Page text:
NEWHALEM — Firmly entrenched positions highlighted a hearing seeking public comments about plans by the National Park Service and U.S. Fish & Wildlife Service to repopulate the North Cascades with grizzly bears.
Sixteen people delivered brief statements on Wednesday, Nov. 1, that could be framed in two categories: Supporting grizzlies’ return to traditional habitat for ecological, historical and cultural reasons; or opposing the plan based on economic and public safety concerns.
“The notion that we need to have completely safe experiences in the wildest areas of this incredible country seems very selfish to me,” said Brenda Cunningham, a retired state biologist from Mount Vernon. “So many people have become unwilling to share even the remotest places on earth with other creatures. The ecosystems we depend upon are breaking down because of this.”
Bill Schmidt, Skagit Valley Farm Bureau president, said no one in his organization wants grizzlies in their backyard.
“Our vote should count more than somebody in King County or somebody outside of our county,” he told officials. “If they want the bears, put them down in Seattle parks.”
The federal agencies recently held four in-person meetings to gather comments on a draft Environmental Impact Statement and a special addition for local management under section 10(j) of the Endangered Species Act.
A meeting Thursday night, Nov. 2, in Darrington attracted 300 people, a U.S. Fish & Wildlife spokesman said. A final event was held Friday night, Nov. 3 in Winthrop.
The public commentary period ends Monday, Nov. 13. Officials hope to have a final EIS/10(j) rule published early next year in the federal register. After that, agency executives will decide what to do.
Supervisor Don Stiker of North Cascades National Park told attendees in Newhalem that he appreciates the passion for bears.
“That’s fair and appropriate,” he said. “I’d much prefer that than apathy.”
The mythologized mammals that engender fear once roamed from Alaska to central Mexico and as far east as the Great Plains. The numbers decreased to fewer than 1,000 in the Lower 48 states as settlers tried to establish dominion over wilderness by killing them off.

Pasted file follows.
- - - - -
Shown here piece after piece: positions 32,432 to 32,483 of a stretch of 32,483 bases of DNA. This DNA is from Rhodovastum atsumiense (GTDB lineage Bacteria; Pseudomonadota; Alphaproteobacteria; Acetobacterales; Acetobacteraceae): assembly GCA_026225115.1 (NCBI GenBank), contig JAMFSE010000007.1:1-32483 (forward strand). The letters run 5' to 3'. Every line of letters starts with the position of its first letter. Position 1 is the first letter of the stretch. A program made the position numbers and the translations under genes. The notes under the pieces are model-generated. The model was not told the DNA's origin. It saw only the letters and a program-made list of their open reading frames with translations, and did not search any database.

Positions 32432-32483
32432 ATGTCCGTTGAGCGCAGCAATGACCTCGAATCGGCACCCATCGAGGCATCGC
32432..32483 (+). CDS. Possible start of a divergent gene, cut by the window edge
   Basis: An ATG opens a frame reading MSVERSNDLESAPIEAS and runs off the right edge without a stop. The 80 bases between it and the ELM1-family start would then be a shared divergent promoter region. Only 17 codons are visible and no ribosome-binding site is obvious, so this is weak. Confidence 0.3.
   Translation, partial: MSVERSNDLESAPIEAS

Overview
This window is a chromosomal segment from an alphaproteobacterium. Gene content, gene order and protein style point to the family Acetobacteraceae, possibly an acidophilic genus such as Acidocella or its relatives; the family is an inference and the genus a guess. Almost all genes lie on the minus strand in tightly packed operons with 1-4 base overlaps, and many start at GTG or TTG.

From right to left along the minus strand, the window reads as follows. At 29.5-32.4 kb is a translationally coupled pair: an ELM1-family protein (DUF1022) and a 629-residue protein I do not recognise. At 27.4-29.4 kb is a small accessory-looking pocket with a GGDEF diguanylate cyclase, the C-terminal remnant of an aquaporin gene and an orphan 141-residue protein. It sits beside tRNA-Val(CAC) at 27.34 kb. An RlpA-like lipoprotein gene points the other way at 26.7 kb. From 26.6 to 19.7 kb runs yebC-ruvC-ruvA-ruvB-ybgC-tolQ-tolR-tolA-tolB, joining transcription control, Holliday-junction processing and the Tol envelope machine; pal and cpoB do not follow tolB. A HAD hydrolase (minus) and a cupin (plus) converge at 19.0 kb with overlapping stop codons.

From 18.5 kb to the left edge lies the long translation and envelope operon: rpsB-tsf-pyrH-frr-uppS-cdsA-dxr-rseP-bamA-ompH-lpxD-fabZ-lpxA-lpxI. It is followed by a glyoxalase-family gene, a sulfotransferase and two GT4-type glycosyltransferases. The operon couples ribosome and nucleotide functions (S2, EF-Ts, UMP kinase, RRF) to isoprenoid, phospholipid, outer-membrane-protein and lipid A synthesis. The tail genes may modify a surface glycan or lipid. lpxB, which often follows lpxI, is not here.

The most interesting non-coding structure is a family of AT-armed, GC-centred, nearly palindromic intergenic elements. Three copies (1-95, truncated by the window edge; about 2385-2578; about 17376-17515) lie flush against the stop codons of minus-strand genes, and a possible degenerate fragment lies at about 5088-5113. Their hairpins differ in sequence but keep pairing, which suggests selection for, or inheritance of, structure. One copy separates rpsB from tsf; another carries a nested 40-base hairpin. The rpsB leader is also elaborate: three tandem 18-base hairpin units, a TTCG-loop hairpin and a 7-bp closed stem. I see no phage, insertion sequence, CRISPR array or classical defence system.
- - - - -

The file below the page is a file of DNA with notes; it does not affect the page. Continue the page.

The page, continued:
It wasn’t until 1975 that grizzlies in the continental U.S. gained protection under the Endangered Species Act.
Sixteen years later, the Interagency Grizzly Bear Committee, which coordinates federal, state and tribal stakeholders, identified 9,800 square miles of the North Cascades as a viable habitat for the bears’ recovery.
It took two decades before the National Park Service began the first step in repopulating the rugged North Cascades. The Trump administration ended the process in 2020.
“It’s not that the bears are needed — it’s emotional,” said Bob Hopfield, owner of the Cascade Road Wagon Campground in Marblemount. “Just like a lot of us would like to have the old-growth timber, the salmon runs full in the rivers, deer and elk everywhere.”
But the landscape from a century ago has changed dramatically as Western Washington’s population explodes. Roger Pressentin of Bellingham warned officials overpopulation will inevitably lead to more human-bear conflicts.
The last confirmed sighting of a grizzly bear in the U.S. portion of the North Cascades ecosystem was in 1996 near Glacier Peak. But even that is debatable.
Hopfield told federal land managers they don’t need to airlift grizzlies to the North Cascades because the bears already live there. He said he saw a grizzly in May near the Skagit-Whatcom county line.